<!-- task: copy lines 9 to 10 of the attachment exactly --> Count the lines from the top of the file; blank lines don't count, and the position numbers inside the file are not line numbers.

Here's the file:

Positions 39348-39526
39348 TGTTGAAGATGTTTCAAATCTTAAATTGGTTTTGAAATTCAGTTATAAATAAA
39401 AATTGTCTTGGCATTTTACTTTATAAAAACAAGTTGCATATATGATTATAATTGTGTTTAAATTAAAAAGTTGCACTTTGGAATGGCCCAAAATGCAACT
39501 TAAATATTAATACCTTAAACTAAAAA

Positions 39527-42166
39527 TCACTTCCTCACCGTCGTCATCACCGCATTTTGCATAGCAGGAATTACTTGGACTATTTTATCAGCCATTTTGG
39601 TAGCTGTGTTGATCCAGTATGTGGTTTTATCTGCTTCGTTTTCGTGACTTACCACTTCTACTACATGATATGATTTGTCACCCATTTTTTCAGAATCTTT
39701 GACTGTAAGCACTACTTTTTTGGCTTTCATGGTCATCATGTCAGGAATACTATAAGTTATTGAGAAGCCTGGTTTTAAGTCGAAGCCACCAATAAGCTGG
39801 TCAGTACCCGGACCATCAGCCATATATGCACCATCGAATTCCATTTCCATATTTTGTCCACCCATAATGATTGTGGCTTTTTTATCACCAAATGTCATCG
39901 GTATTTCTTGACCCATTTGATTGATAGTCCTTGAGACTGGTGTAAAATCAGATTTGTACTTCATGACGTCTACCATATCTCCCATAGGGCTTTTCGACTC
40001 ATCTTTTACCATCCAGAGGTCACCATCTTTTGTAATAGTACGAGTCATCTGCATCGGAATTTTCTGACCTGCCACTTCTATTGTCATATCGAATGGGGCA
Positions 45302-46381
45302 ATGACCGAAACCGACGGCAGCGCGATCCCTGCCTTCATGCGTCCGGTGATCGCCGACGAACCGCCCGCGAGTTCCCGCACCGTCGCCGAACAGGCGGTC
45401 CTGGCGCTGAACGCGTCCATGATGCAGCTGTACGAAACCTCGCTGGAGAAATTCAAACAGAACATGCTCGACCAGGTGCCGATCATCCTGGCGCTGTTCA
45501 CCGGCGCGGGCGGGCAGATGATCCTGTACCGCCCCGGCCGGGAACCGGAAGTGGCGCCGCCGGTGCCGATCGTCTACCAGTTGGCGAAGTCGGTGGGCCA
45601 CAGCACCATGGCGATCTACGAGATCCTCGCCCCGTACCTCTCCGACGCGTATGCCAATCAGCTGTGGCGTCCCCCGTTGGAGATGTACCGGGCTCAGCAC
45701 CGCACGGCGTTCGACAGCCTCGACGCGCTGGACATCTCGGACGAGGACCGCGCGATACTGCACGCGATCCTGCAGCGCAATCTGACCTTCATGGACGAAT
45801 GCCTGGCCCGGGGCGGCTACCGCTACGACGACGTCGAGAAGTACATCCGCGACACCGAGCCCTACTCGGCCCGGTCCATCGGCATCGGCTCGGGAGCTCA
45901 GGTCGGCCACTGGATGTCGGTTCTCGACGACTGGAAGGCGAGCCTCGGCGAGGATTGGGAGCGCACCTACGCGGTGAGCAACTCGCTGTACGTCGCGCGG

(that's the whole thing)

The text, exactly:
39801 TCAGTACCCGGACCATCAGCCATATATGCACCATCGAATTCCATTTCCATATTTTGTCCACCCATAATGATTGTGGCTTTTTTATCACCAAATGTCATCG
39901 GTATTTCTTGACCCATTTGATTGATAGTCCTTGAGACTGGTGTAAAATCAGATTTGTACTTCATGACGTCTACCATATCTCCCATAGGGCTTTTCGACTC